Until comparatively recent times the Earth was regarded as providing mankind with a limitless resource. Coal, oil, gas, water, wood, minerals and countless of other materials could simply be consumed at will for mankind’s economic or personal well being. When one resource ran out it was simply a question of looking elsewhere to find a new supply. Turning up the central heating or travelling half way round the world to go on vacation couldn’t possibly be anything but beneficial. Well, if you can afford it why not have a thousand pair of shoes?
Slowly but surely it has begun to dawn on us all that Earth’s resources might actually be limited and that consumption does have a negative side. Furthermore, we are all beginning to realise just how small the Earth is. Indeed it is so small we can sail round it single handed in less than 100 days, in fact just 62 days with the right yacht and crew. Just 100 years ago prominent politicians in South Africa still though the world was flat! So it is hardly surprising that the infinite Earth concept is such a deeply routed one especially as it really does provide us with all we need to live, grow and reproduce.
The recently published results of the International Panel of Climate Change study makes it clear that global warming is happening and at a faster rate than expected. The consequences of this are already being felt in the UK with increasingly violent weather as in the recent flooding and record snow falls.
Concerns about the environment are no longer the domain of doom mongers, cranks and tree huggers. It is the concern of all. Large numbers of people even want to learn what they can do as individuals as well as collectively.
Against this background the UK has been hit with a succession of food scares. These have had the effect of turning public opinion against industrial farming methods which have resulted in a plentiful supply of food and comparatively low prices.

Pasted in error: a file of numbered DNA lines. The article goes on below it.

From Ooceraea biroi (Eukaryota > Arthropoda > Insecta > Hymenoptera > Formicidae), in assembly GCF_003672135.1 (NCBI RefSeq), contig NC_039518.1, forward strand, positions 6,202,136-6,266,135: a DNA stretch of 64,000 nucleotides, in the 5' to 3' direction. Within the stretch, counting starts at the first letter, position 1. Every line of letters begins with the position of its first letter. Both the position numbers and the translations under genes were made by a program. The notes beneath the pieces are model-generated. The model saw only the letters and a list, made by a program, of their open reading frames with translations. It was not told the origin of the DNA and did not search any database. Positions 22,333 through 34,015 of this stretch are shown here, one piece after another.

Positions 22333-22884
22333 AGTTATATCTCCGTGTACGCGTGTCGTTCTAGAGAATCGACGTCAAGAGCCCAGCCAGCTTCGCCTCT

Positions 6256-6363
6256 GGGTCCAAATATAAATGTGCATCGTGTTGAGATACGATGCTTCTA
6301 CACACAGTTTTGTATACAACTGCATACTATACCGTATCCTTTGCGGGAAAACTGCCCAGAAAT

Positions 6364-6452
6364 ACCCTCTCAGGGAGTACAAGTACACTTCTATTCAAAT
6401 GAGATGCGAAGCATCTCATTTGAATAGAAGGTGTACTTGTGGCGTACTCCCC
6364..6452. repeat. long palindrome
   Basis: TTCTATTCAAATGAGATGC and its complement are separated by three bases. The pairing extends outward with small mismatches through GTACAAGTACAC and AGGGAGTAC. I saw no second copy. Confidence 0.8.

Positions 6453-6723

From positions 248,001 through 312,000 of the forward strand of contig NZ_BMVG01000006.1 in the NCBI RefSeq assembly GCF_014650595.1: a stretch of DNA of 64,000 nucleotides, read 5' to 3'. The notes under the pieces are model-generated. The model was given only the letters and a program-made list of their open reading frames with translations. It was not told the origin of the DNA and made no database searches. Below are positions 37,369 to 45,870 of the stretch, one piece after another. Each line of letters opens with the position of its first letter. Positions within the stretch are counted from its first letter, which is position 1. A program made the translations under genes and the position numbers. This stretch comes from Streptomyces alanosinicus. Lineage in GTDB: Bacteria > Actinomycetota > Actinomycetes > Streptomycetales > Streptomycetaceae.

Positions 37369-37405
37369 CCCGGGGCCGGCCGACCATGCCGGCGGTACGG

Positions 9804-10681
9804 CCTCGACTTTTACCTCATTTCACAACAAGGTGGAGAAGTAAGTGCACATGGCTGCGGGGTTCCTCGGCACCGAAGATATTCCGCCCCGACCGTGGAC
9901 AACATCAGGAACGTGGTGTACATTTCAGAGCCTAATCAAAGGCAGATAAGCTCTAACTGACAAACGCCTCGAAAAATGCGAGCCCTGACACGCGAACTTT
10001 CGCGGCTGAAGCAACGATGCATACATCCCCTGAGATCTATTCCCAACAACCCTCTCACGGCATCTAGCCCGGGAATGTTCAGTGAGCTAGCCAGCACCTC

While many environmental groups have conservation as their primary aim, and attempt to keep people out of some areas of lands, we are concerned with the more complex and challenging problem of developing a creative symbiosis of human action and natural processes.
Our challenge is to develop on a small scale, in an impoverished landscape, a methodology whereby we can learn to recognise the needs of the earth itself, while at the same time providing for human needs in a sustainable manner. As a scientific basis of this work we have chosen to follow the pioneering work of the German poet and naturalist J.W. Goethe which offers an excellent basis for the understanding and thereby deriving solutions to the current and anticipated global environmental challenges and led us to develop the term “Environmental Therapy”.
Our project site is at Pishwanton near Gifford, some 25 miles south east of Edinburgh, Scotland. This is a 60 acre partially wooded site at an altitude of 300 m which we purchased in 1996.
Starting with a clean sheet and with the premise that whatever materials were used had to be found on the site wherever possible and had to be a renewable resource, we have experimented with everything. From barns to bridges, from flowers to fences, from trees to toilets, we have examined everything and building as we go in one large scale living experiment.
Of course some things simply haven’t worked while others have been breathtakingly successful. One of our successes has been involving handicapped and other disadvantaged people, including those recovering from mental health problems. These are perhaps the last people one would consider involving in a scientific experiment. Nonetheless, in a myriad of simple, practical ways these people have greatly enhanced the project and have gained much for themselves. This allowed us to widen the term “Environmental Therapy” to embrace the therapeutic benefits enjoyed by so many while working to enhance and heal the environment around them.
In stark contrast to other environmental projects, Pishwanton is very people intensive. While a typical modern farm in this part of Scotland would employ one family and a part of time tractor driver, Pishwanton employs a large number of people. These people, whether a core part of the project team, whether trustees, experts of volunteers, come with a huge range of skills, experience and energy and give it willingly.